Inhibition of photoferrotrophy by nitric oxide in ferruginous environments

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Verena Nikeleit, Adrian Mellage, Giorgio Bianchini, Lea Sauter, Steffen Buessecker, Stefanie Gotterbarm, Manuel Schad, Kurt O. Konhauser , Aubrey Zerkle, Patricia Sánchez-Baracaldo, Andreas Kappler, Casey Bryce


Anoxygenic phototrophic Fe(II)-oxidizers (photoferrotrophs) are thought to have thrived in Earth’s ancient ferruginous oceans and played a primary role in the precipitation of Archean and Paleoproterozoic (3.8-1.85 Ga) banded iron formations (BIF). The end of BIF deposition by photoferrotrophs has often been interpreted as being the result a deepening of water column oxygenation below the photic zone concomitant with the proliferation of cyanobacteria. We suggest here that a potentially overlooked aspect influencing BIF precipitation by photoferrotrophs is competition with another anaerobic Fe(II)-oxidizing metabolism. It is speculated that microorganisms capable of coupling Fe(II) oxidation to the reduction of nitrate were also present early in Earth history when BIF were being deposited, but the extent to which they could compete with photoferrotrophs when favourable geochemical conditions overlapped is unknown. Utilizing microbial incubations and numerical modelling, we show that nitrate-reducing Fe(II)-oxidizers metabolically outcompete photoferrotrophs for dissolved Fe(II). Moreover, the nitrate-reducing Fe(II)-oxidizers inhibit photoferrotrophy via the production of toxic nitric oxide (NO). Four different photoferrotrophs, representing both green sulfur and purple non-sulfur bacteria, are susceptible to this toxic effect despite having genomic capabilities for NO detoxification. Indeed, despite NO detoxification mechanisms being ubiquitous in some groups of phototrophs at the genomic level (e.g. Chlorobi and Cyanobacteria) it is likely they would still be influenced by NO stress. We suggest that the production of NO during nitrate-reducing Fe(II) oxidation in ferruginous environments represents an as yet unreported control on the activity of photoferrotrophs in the ancient oceans and thus the mechanisms driving precipitation of BIF.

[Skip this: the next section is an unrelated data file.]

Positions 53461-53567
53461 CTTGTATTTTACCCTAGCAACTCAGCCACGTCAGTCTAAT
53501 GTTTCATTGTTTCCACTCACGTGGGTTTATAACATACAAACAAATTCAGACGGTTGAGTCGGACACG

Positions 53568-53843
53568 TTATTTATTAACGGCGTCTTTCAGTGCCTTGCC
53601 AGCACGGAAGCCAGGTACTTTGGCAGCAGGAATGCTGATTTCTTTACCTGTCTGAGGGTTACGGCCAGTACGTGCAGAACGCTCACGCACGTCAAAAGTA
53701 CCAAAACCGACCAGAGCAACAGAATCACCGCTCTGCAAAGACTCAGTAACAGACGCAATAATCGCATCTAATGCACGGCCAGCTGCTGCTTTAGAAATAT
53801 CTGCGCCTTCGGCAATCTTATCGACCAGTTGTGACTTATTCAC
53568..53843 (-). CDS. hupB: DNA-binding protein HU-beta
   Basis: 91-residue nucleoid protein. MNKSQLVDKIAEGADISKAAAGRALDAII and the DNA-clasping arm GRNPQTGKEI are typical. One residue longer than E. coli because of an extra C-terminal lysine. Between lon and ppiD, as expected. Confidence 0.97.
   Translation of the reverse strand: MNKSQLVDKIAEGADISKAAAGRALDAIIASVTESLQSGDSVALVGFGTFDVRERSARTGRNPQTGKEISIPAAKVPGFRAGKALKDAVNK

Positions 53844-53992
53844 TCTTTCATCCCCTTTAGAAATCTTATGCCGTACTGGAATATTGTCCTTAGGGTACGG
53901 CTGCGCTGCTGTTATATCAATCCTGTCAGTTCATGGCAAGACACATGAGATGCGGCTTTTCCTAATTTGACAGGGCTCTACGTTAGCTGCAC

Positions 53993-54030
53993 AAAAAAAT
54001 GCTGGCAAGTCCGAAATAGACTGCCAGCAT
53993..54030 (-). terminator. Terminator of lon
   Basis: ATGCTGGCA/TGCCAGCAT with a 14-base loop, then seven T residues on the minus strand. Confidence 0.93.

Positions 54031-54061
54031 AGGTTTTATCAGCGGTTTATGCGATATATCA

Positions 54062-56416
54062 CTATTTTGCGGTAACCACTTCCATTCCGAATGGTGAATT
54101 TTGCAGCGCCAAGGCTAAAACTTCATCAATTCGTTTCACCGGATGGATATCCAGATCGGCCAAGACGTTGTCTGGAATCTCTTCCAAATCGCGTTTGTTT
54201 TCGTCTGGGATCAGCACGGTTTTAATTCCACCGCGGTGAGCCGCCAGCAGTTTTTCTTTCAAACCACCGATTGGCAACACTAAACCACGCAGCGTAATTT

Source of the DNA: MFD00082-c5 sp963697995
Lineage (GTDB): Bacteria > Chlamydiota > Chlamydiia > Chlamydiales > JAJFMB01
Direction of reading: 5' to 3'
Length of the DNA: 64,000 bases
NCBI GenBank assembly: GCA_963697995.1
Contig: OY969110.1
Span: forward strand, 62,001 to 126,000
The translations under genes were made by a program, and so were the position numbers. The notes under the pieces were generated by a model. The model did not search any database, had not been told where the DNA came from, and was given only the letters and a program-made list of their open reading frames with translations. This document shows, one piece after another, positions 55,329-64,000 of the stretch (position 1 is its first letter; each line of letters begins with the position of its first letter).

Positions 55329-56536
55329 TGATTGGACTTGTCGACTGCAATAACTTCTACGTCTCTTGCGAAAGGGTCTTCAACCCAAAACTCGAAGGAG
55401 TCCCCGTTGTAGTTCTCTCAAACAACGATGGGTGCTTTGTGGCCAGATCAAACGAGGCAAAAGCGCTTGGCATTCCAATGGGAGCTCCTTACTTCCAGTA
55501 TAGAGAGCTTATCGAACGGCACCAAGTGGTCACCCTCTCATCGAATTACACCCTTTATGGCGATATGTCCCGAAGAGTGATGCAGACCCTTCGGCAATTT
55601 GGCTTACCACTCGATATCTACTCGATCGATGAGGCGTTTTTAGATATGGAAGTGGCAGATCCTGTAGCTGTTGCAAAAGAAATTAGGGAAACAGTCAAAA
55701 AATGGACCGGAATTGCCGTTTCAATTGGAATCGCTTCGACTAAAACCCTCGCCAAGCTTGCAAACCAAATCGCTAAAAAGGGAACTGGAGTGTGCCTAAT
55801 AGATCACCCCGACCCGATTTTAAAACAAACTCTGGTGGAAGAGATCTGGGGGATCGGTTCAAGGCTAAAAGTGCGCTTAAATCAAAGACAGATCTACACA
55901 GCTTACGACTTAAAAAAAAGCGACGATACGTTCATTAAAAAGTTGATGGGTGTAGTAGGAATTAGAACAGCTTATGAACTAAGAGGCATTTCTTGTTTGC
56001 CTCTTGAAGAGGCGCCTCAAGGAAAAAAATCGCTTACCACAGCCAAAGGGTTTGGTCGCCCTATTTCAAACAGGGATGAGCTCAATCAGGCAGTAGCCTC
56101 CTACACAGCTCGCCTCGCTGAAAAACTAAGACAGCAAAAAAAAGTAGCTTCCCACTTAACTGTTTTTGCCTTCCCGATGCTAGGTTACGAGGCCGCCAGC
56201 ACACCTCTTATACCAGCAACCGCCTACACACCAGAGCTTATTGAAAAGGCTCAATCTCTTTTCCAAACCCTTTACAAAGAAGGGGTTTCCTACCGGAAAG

Physical Sciences and Mathematics



Published: 2021-09-10 23:08


CC BY Attribution 4.0 International

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Raw data and model scripts will be made available following acceptance in a peer reviewed journal

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